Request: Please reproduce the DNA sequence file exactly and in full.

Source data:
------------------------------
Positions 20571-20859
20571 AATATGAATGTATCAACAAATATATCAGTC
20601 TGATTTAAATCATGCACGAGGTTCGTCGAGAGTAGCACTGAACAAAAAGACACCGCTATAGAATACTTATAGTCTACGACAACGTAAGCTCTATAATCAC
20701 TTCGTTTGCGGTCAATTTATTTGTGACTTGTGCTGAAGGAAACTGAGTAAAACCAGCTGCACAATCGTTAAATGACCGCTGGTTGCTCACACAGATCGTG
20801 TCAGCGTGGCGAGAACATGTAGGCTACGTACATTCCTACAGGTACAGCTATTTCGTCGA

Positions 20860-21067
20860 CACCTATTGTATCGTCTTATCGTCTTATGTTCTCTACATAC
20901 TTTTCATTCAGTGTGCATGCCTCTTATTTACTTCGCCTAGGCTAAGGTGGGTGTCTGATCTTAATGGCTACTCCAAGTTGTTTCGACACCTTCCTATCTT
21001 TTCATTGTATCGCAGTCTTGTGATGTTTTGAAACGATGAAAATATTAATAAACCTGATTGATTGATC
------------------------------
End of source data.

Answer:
Positions 20571-20859
20571 AATATGAATGTATCAACAAATATATCAGTC
20601 TGATTTAAATCATGCACGAGGTTCGTCGAGAGTAGCACTGAACAAAAAGACACCGCTATAGAATACTTATAGTCTACGACAACGTAAGCTCTATAATCAC
20701 TTCGTTTGCGGTCAATTTATTTGTGACTTGTGCTGAAGGAAACTGAGTAAAACCAGCTGCACAATCGTTAAATGACCGCTGGTTGCTCACACAGATCGTG
20801 TCAGCGTGGCGAGAACATGTAGGCTACGTACATTCCTACAGGTACAGCTATTTCGTCGA

Positions 20860-21067
20860 CACCTATTGTATCGTCTTATCGTCTTATGTTCTCTACATAC
20901 TTTTCATTCAGTGTGCATGCCTCTTATTTACTTCGCCTAGGCTAAGGTGGGTGTCTGATCTTAATGGCTACTCCAAGTTGTTTCGACACCTTCCTATCTT
21001 TTCATTGTATCGCAGTCTTGTGATGTTTTGAAACGATGAAAATATTAATAAACCTGATTGATTGATC